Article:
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Friday, December 09, 2005

I am now a member of The Girlfriend's Cyber Circui...

I am now a member of The Girlfriend's Cyber Circuit!!!

This is a group of writers who host each other occasionnally, like when something exciting is happening in our careers. My first guest from the circuit is Tamara Siler Jones. She lives in Iowa with her family, and her second Dubric Byerly Mystery is out. It's about a vicious killer who stalks the quiet towns of the northern reach, kidnapping and murdering boys. With a score dead and two more missing, can Dubric and his team find the killer before he strikes again? A twisted murderer may not be all Dubric is looking for...or the only evil that he will find.

A blend of historical mystery and paranormal fantasy, Tamara Siler Jones delivers a fast-paced, chilling story with THREADS OF MALICE.

I asked Tamara a few questions about her TV watching habits. Considering what she writes, I wasn't surprised to find out what her favorite TV show of all time is...

Are you a TV watcher?

Not generally, no. Every once in a while I'll catch Whose Line is it Anyway? and the hubby and I sometimes watch South Park. That's about it. I have no idea why housewives are desperate, who's lost, or what OC stands for. I'm utterly oblivious. I used to watch quite a bit, but time seemed to disappear with nothing to show for it. Since I've been writing full time, I'm rarely in front of the TV at all, unless it's to watch a DVD movie or something specific with the family.

What's your favorite show ever?

Twin Peaks. I have every episode on tape. I was a Who Killed Laura Palmer fanatic! I made cross referenced charts of the characters with who knew who, and their relationship, and what they knew about Laura and all the little oddities. Wow! From Special Agent Cooper to BOB to the backwards talking midget, every moment, every character meant something. It's just an awesome show! I like intricate quirky shows that make you think - I used to watch the X-Files before David Duchovny left, for example, and I really loved the conspiracy related ones, not the creature-of-the-week episodes so much. I love to find subtle connections and figure things out, so shows like that make the time spent watching TV worthwhile.

What TV character (past or present) do you identify with most?

Heh. Some days it's Aunt Bea from The Andy Griffith Show. She's always taking care of things for Andy and Opie (and butting in when maybe she shouldn't, cooking, fussing, not quite fitting in with the garden club ladies...) other days Mindy from Mork and Mindy, trying to stay sane when nothing around is even close to normal and life just throws one crazy impossibility after another. Mostly I just struggle to stay on top of things and both of those characters do, too.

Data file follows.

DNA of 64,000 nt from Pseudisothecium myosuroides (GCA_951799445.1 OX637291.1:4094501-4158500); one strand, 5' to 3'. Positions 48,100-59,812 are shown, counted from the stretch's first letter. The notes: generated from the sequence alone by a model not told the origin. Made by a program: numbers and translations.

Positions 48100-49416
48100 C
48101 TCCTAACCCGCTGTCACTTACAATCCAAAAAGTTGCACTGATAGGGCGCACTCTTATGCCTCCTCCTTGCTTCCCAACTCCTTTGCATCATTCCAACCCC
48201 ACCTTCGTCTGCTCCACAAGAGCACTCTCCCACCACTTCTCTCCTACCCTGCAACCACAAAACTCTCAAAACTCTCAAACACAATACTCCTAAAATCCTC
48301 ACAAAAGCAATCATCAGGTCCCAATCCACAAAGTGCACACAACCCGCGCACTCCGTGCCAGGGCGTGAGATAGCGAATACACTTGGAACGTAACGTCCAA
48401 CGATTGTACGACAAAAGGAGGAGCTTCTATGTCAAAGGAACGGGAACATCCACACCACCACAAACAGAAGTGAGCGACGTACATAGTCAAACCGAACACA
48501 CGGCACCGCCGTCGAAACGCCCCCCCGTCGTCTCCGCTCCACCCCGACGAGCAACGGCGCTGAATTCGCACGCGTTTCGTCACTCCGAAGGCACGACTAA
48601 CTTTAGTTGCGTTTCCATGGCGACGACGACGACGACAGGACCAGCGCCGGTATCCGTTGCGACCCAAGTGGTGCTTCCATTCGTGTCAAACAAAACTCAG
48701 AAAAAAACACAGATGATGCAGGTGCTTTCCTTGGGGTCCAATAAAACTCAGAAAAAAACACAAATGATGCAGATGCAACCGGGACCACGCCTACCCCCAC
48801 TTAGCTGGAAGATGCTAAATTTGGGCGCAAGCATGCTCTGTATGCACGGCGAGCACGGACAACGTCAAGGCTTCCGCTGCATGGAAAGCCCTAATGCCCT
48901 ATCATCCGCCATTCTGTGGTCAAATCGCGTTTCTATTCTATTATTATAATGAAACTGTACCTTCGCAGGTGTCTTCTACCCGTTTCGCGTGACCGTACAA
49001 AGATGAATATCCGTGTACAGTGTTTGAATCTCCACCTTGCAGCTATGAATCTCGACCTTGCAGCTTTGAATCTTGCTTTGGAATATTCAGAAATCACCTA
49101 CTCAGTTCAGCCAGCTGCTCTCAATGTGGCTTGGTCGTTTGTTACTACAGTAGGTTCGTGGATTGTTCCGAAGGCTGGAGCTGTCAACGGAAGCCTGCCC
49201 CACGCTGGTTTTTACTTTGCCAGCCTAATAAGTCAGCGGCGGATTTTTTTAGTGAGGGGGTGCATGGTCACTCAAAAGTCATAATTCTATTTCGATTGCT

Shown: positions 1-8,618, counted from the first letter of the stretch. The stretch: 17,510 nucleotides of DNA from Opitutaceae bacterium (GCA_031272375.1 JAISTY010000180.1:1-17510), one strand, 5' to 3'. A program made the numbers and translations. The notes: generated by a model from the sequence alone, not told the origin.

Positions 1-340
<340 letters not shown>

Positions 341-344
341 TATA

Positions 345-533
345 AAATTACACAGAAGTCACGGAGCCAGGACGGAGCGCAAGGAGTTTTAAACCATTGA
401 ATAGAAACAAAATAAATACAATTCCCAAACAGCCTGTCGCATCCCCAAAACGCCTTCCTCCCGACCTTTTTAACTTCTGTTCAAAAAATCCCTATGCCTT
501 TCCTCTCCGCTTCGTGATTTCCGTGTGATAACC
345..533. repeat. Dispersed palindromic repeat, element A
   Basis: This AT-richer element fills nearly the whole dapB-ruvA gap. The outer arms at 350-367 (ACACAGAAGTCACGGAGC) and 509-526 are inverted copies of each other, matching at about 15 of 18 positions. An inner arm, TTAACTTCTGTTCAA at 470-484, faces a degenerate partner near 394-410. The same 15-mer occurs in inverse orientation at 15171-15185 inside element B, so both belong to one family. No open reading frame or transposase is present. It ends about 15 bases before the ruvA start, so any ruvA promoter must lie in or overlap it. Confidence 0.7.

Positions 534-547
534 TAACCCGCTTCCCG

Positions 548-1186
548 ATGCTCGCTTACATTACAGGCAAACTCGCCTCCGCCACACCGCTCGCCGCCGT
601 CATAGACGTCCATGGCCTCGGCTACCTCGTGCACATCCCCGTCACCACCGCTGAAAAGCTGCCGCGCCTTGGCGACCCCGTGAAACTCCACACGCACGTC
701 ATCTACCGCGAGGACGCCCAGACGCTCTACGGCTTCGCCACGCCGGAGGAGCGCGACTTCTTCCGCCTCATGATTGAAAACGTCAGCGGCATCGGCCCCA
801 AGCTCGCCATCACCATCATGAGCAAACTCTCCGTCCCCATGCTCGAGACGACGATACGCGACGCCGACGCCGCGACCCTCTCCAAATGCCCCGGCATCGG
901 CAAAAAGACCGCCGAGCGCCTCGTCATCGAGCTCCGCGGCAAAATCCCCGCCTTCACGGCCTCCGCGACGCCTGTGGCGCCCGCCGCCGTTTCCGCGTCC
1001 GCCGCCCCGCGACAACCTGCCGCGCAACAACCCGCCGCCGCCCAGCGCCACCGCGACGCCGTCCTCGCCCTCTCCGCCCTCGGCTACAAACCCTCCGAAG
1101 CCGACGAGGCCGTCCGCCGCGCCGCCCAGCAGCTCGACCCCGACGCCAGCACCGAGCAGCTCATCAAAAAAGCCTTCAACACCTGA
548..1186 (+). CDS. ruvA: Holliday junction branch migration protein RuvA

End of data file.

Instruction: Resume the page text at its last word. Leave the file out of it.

Does your main character watch any TV in the novel?

Nope, it takes place before electricity's common. There are no TV's to watch. If there were modern televisions, Dubric would probably be a news junkie, always clicking back and forth between CNN, C-Span and MSNBC, or watching old reruns from the 60's and 70's. His squire, Dien, would mostly watch contact sports on ESPN and all the alternates along with Monday Night Football. Lars would likely watch a lot of Comedy Central and TLC, Otlee would be glued to the Discovery Channel and medical type shows. As for the gals, Maeve would like HGTV and Lifetime, Jess would watch network comedies and some established dramas like Law and Order and ER along with an occasional TV movie, and Sarea would watch the Food Network and talk shows, probably staying up late for Letterman. But I'm just guessing.

Do you spend more time reading or watching TV?

Reading. Definitely. But I don't have much time for that anymore, either. What reading I do is mostly work related, researching some gruesome murder method or serial killer motivation.

So I missed the finale of America's Next Top Model. I teach my class on Wednesday nights, and no one at home managed to tape it for me. I guess I can watch the rerun next week, but it's just not the same watching the results of a reality show in a rerun. Plus AOL had to go and put a gigantic picture of the winner on their front page that flashed at me first thing this morning. It's just not right. Why do they think they can do that and ruin it for everyone who hasn't watched?

Monday, December 05, 2005

Maybe I should explain why I titled my blog the History of Television. That might sound a little grandiose. I'm not attempting to explain the history of television here or anything. But my next novel YOU COULD DO BETTER, which won't be out until August 2006, is about a curator at the Museum of Television and Radio here in Manhattan. And so, after a year of obsessively reading about the history of TV, I've decided to focus my blog on my favorite medium.

Last night I watched the last episode of the season for Curb Your Enthusiasm. Larry David came to believe he's adopted, and that his birth parents are Christian. It was really funny. Especially when he died and went to heaven. Casting for his mother was perfect: Bea Arthur. I think of her more from her days on Maude than Golden Girls. In a way, Larry David is a reincarnation of Maude -- minus the feminist aspect, of course. And wasn't it perfect that everyone just started arguing about money after he flatlined? I loved how his wife didn't even seem very upset that he was gone. I will miss the show, though.